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South jostled by no-party politics

After a recent session of the Alabama Senate, Sen. Vivian Davis Figures had something important to say to the lieutenant governor, so she chose her words carefully.

"You have obviously, obviously lost your mind," she told him.

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It might have been the most temperate thing Lt. Gov. Steve Windom had heard that session.

That's because Lieutenant Governor Windom is a Republican - the first one to inhabit the post this century. When he insisted on doing things his way in the Senate, half the chamber revolted. Senators screamed and shook fists, and the top-ranking Democrat lunged for Windom's gavel, the two of them fighting like kids for a lollipop.

The scene shocked even the most season political observers. But most agree, it's simply the latest, most graphic sign of partisan tension in a state still adjusting to the end of one-party rule - a dynamic shakily playing out across the South.

The outcome is far from certain. Yet this nascent balance - forged during the Republican Revolution of 1994 but blunted somewhat in last year's elections - is already beginning to change the way Southern politics work. With increased competition, partisan bickering has reached unheard-of levels here, and across the region, members of both parties are finding that they must repackage their message to attract increasingly open-minded voters.

"The old impression was that we would go from one party to another," says Tom Baxter, a veteran political reporter at The Atlanta Journal and Constitution. "The reality is, it's become neither party."

In Alabama, the current controversy revolves around the role of the lieutenant governor. Unlike many states, Alabama has a lieutenant governor that has traditionally wielded tremendous power, with virtually life-or-death control over legislation in the Senate.

But this January, 18 Senate Democrats - a bare majority in the 35-member body - installed new rules aimed at neutralizing Windom and his coalition of 12 Republicans and five Democrats. A month later, Windom whisked through a revised set of rules, restoring his power and sparking the ugly scene.

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Since then, the Democratic coalition has boycotted the chamber, leaving Windom without a quorum to conduct business. Senators have so far burned one-quarter of the 30-meeting-day session, accomplishing nothing. Meanwhile, the state Supreme Court is scheduled to hear arguments on the dispute today.

The Senate meltdown isn't solely a partisan battle. Long-simmering animosity over legislation to cap big-money jury awards has a lot to do with it. But competition between Republicans and Democrats over political power in Alabama has only intensified the struggle.

"I think there is a recognition that we are a two-party state," says D'Linell Finley, a political scientist at the University of Alabama at Tuscaloosa.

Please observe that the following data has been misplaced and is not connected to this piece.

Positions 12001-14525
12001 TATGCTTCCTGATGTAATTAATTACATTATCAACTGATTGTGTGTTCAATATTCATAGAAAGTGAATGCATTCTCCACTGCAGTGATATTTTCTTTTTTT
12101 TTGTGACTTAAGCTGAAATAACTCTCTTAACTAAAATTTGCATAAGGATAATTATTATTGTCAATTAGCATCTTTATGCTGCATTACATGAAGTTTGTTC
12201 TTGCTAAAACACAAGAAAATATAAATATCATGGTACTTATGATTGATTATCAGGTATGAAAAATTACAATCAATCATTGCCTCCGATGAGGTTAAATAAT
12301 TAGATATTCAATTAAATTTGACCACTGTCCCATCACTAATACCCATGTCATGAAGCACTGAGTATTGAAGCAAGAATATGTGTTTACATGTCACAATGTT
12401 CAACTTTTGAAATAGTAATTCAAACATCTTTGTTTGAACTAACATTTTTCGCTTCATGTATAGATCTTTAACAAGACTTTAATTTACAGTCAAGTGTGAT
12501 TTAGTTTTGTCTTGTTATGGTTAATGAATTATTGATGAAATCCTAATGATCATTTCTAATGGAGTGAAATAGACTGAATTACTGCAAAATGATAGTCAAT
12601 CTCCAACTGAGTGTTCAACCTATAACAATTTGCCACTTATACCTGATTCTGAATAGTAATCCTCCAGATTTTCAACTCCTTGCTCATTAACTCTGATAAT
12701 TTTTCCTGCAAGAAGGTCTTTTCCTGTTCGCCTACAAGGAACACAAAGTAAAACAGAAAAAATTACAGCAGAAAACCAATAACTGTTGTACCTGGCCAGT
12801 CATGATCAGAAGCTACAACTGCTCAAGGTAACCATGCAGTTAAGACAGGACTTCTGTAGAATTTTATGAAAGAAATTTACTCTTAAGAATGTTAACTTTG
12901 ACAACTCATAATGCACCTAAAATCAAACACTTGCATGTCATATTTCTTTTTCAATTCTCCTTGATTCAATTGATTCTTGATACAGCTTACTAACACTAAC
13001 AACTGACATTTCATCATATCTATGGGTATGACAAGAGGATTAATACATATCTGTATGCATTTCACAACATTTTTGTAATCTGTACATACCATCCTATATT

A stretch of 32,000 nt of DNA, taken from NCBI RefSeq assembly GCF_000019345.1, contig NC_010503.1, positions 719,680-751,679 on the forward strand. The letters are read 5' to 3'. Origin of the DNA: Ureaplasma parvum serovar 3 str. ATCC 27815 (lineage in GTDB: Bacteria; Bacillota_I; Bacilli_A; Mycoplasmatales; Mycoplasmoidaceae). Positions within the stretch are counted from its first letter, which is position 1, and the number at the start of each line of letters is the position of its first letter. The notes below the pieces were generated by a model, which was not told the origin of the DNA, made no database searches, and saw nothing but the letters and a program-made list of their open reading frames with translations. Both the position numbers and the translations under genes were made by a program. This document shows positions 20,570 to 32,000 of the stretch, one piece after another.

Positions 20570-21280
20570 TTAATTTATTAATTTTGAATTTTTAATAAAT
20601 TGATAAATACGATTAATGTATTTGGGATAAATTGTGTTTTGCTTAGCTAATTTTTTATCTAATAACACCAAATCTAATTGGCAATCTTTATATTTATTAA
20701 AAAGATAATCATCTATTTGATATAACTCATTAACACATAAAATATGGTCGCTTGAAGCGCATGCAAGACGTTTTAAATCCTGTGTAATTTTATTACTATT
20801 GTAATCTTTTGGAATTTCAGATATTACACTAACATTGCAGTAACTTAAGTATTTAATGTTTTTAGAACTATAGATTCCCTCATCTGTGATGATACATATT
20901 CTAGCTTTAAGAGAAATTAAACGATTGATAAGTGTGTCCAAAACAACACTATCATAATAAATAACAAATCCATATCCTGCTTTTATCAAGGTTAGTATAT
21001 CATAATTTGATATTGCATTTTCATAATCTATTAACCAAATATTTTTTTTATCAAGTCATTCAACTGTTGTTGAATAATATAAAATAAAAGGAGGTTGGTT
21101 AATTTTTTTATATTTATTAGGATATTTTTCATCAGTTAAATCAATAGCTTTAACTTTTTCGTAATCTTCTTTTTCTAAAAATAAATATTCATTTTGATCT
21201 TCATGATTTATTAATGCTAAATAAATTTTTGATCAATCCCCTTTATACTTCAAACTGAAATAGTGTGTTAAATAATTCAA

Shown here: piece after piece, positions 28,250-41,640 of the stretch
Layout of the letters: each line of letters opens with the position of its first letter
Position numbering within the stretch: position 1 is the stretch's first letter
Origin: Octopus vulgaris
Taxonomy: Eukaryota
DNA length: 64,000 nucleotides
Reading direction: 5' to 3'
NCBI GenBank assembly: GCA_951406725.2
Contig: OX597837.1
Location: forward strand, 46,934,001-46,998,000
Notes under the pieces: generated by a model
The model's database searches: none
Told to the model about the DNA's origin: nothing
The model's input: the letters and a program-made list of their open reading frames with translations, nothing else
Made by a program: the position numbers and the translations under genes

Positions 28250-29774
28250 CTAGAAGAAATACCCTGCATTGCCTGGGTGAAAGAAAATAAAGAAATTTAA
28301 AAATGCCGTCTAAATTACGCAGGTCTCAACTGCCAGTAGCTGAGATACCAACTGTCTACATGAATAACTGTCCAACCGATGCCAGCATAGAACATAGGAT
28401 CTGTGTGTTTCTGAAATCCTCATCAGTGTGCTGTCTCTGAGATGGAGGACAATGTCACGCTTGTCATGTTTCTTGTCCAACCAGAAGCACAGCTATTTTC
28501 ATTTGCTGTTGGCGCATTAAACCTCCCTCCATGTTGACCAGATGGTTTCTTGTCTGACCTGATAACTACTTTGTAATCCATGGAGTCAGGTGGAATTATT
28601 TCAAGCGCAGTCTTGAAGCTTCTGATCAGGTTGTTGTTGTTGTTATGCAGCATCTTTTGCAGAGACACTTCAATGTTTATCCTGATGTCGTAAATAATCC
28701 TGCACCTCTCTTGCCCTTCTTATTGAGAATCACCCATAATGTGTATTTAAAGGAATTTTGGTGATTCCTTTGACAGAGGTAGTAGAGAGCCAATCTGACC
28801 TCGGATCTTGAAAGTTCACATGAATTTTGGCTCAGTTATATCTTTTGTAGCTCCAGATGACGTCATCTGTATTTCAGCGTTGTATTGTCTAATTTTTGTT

Throughout the South, though, political analysts say neither party has done much to help itself to a position of dominance. "The one thing that keeps both parties competitive is that both parties are stupid," says Rick Dent, a political consultant who worked for former Govs. Zell Miller of Georgia and Ray Mabus of Mississippi before helping run the successful campaign of Alabama Gov. Don Siegelman.

He says both parties have damaged themselves by picking weak candidates, or candidates that run weak campaigns. In other cases, candidates have catered to more extreme elements at the expense of bread-and-butter issues that concern mainstream voters, who often hold no party allegiances.

"It's the oldest adage in politics: Stray too far from the center and you lose," says Susan MacManus, a political scientist at the University of South Florida in Tampa.

LAST year's governor's race in Alabama was a good example. Upset with incumbent Republican Gov. Fob James's focus on obscure issues, such as preserving states' rights, moderates rose up to challenge him. The battle drained Mr. James of resources that could have been spent trying to defeat Democratic challenger Siegelman. Even after James survived a tough primary, many Republican-leaning voters didn't vote for him.

Indeed, voters across the South are learning that Republicans can have just as difficult a time governing as their Democratic predecessors. Republicans also now face the challenge - as Democrats do - of trying to hold together a sometimes fractious coalition without alienating crucial swing voters. "The parties are dealing with their own contradictions," says Ted Arrington, a political scientist at the University of North Carolina at Charlotte.

Still, some Republicans scored key wins last election by reaching out to traditionally Democratic constituencies. Gov. Jeb Bush's victory in Florida - as well as Gov. George W. Bush's landslide reelection in Texas - are case studies in how Republicans can effectively draw support from Latinos, women, even African-Americans.

As both parties reach out to independent-thinking voters, says Mr. Finley, Democratic and Republican campaigns will start to look more alike, with a greater focus on family-friendly issues such as education.

Such campaigns could become battles more of style than of substance. "Certainly, it lends itself to more negative advertising," adds Ms. MacManus.

As for the nasty battle in Alabama, many predict pressure to move bills will eventually force a compromise. Yet no one can ever remember such personal acrimony among lawmakers.

"The powers are so equal, nobody can win this," says Sen. George Clay of Tuskegee, one of the Democrats aligned with Windom. "It's a stalemate."

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